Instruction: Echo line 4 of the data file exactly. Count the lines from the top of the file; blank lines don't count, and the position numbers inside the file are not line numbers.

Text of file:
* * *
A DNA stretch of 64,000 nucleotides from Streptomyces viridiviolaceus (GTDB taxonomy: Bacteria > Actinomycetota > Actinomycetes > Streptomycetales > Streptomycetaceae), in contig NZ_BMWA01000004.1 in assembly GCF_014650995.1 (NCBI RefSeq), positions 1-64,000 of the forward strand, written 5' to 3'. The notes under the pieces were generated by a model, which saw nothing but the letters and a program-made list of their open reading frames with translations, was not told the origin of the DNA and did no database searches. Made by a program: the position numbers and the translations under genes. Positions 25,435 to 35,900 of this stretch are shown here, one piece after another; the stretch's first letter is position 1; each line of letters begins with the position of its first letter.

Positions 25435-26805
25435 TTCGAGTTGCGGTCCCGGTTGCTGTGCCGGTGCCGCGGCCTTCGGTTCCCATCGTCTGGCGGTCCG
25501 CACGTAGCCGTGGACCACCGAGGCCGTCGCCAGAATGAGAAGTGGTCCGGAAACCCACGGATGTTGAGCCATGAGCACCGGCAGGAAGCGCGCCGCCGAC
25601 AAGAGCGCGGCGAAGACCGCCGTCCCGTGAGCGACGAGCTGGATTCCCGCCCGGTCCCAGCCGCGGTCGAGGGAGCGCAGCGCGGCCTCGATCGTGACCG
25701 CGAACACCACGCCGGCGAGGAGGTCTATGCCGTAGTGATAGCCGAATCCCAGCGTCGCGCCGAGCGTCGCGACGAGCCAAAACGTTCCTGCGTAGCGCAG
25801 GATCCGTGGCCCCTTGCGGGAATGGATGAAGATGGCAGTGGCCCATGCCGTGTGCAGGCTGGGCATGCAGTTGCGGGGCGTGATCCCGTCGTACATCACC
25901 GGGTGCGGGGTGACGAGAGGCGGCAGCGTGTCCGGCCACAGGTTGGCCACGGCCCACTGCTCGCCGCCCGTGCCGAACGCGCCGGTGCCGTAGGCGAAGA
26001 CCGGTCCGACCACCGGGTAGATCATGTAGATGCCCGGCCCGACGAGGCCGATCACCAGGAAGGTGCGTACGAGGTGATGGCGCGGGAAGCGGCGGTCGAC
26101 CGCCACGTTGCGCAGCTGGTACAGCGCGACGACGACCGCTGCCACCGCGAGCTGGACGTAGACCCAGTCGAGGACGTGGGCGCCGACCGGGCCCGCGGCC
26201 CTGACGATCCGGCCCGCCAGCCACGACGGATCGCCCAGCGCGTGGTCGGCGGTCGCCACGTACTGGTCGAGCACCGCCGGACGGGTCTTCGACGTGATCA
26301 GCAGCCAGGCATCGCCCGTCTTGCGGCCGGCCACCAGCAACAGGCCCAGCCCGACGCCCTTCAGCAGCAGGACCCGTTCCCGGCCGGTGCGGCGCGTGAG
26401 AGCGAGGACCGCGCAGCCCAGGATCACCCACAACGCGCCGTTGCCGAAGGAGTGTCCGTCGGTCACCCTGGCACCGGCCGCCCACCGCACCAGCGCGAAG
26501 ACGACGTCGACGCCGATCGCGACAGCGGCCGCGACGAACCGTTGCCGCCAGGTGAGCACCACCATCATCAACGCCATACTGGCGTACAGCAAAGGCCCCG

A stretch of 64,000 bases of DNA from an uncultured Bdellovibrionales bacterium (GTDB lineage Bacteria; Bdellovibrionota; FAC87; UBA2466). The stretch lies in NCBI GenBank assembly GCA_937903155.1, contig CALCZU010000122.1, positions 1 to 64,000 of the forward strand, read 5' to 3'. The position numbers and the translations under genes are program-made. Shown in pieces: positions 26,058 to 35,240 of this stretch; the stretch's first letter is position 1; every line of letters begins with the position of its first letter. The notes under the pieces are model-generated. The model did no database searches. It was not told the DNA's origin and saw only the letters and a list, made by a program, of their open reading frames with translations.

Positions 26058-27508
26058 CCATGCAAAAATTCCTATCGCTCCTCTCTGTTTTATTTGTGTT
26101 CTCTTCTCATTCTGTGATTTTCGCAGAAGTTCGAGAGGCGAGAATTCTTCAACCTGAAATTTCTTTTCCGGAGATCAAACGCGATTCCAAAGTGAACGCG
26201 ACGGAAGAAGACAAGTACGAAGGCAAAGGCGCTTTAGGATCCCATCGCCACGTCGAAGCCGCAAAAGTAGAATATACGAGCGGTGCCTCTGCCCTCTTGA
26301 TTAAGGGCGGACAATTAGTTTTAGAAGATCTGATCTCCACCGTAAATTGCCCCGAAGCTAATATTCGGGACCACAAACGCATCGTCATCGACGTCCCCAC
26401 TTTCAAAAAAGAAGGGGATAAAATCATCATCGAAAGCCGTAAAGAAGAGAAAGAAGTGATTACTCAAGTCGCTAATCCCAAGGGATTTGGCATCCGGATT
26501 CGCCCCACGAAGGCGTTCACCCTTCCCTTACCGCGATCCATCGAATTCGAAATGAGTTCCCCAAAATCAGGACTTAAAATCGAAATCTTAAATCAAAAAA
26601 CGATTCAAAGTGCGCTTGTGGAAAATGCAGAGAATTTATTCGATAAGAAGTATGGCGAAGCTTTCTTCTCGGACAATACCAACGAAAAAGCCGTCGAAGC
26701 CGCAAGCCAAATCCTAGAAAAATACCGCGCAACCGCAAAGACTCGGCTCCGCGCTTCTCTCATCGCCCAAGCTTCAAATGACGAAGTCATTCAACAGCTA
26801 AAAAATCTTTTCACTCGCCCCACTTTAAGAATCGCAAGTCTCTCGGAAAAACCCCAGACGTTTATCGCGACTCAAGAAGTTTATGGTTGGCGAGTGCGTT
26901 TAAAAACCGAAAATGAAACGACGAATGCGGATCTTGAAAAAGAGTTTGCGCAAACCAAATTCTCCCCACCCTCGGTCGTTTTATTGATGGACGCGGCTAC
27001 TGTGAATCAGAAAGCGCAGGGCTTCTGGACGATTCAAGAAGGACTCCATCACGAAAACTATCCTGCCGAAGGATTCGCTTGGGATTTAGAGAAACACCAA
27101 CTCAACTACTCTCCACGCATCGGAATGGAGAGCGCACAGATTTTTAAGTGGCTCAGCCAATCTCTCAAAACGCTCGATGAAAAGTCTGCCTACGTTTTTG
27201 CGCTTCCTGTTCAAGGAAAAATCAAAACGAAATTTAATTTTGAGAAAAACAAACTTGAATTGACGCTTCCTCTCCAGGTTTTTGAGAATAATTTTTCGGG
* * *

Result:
25501 CACGTAGCCGTGGACCACCGAGGCCGTCGCCAGAATGAGAAGTGGTCCGGAAACCCACGGATGTTGAGCCATGAGCACCGGCAGGAAGCGCGCCGCCGAC